This would seem to rule out most types of military-grade chemical weapons, including the vast majority of nerve gases, since these substances would not evaporate immediately, especially if they were used in sufficient quantities to kill hundreds of people, but rather leave a level of contamination on clothes and bodies which would harm anyone coming in unprotected contact with them in the hours after an attack.
In addition, he says that "there are none of the other signs you would expect to see in the aftermath of a chemical attack, such as intermediate levels of casualties, severe visual problems, vomiting and loss of bowel control."
Steve Johnson, a leading researcher on the effects of hazardous material exposure at England's Cranfield University who has worked with Britain's Ministry of Defense on chemical warfare issues, agrees that "from the details we have seen so far, a large number of casualties over a wide area would mean quite a pervasive dispersal. With that level of chemical agent, you would expect to see a lot of contamination on the casualties coming in, and it would affect those treating them who are not properly protected. We are not seeing that here."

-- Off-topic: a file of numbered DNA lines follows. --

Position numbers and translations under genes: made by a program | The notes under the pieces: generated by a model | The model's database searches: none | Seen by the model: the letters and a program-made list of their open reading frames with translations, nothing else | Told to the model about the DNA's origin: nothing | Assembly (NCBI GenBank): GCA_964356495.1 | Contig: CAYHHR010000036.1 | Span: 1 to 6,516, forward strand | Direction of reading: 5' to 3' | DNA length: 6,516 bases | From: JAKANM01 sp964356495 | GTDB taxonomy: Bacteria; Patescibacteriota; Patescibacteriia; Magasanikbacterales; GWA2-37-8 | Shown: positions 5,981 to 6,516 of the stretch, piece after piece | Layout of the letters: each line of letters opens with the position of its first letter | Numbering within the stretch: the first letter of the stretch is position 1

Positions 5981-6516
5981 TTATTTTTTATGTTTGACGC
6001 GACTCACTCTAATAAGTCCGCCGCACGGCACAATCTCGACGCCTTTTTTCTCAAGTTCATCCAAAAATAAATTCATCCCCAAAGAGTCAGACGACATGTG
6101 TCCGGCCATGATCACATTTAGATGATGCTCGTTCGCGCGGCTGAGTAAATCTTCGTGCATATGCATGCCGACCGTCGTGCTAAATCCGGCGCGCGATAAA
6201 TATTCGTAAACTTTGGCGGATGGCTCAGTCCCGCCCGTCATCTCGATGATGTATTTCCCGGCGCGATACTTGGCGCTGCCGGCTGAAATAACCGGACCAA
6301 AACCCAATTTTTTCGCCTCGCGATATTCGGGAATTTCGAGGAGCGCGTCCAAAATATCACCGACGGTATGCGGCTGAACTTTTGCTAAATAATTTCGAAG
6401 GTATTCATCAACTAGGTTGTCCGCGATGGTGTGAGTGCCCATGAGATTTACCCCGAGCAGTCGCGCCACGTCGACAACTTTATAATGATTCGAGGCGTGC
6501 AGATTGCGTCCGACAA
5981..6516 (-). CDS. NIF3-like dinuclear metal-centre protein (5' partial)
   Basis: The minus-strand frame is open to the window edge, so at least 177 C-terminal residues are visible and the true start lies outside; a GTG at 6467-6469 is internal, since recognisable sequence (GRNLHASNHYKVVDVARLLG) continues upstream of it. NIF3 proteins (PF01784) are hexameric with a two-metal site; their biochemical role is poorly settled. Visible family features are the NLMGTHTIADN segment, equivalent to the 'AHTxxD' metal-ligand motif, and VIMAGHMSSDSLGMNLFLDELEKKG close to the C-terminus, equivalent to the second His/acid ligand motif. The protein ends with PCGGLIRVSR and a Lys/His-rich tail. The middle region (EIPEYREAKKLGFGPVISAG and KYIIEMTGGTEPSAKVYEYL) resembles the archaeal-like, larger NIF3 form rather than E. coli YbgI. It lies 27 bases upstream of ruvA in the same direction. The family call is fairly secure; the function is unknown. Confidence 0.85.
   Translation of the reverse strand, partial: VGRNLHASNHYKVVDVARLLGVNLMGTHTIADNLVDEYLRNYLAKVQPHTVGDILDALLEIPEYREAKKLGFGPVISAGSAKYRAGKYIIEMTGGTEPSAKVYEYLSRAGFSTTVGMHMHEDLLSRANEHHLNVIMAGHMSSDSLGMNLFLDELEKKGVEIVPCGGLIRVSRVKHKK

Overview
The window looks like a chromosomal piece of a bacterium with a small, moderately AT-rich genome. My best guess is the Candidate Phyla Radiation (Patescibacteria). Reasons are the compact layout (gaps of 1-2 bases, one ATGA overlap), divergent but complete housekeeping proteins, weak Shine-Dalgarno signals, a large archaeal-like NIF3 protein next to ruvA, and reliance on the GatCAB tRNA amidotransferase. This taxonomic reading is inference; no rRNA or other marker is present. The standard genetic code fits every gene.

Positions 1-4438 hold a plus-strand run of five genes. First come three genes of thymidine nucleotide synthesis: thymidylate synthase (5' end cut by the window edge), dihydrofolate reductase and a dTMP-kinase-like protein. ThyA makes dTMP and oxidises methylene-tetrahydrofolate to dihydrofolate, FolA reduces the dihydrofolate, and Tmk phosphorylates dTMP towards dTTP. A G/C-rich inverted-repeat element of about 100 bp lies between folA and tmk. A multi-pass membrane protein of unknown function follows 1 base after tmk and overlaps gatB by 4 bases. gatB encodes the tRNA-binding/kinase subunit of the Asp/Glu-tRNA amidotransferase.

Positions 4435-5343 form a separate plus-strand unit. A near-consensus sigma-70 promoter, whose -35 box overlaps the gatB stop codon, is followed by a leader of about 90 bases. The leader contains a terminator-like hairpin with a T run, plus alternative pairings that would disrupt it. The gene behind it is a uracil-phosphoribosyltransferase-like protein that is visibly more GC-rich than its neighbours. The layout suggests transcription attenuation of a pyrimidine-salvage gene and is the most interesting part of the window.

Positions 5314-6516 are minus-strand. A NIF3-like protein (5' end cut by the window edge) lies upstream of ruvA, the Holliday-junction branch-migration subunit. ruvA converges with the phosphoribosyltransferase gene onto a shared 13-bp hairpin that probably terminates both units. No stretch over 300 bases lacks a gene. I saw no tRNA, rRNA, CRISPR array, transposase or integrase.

Additional questions also remain unanswered, especially regarding the timing of the attack, being that it occurred on the exact same day that a team of UN inspectors was in Damascus to investigate earlier claims of chemical weapons use. It is also unclear what tactical goal the Syrian army would have been trying to achieve, when over the last few weeks it has managed to push back the rebels who were encroaching on central areas of the capital. But if this was not a chemical weapons attack, what then caused the deaths of so many people without any external signs of trauma?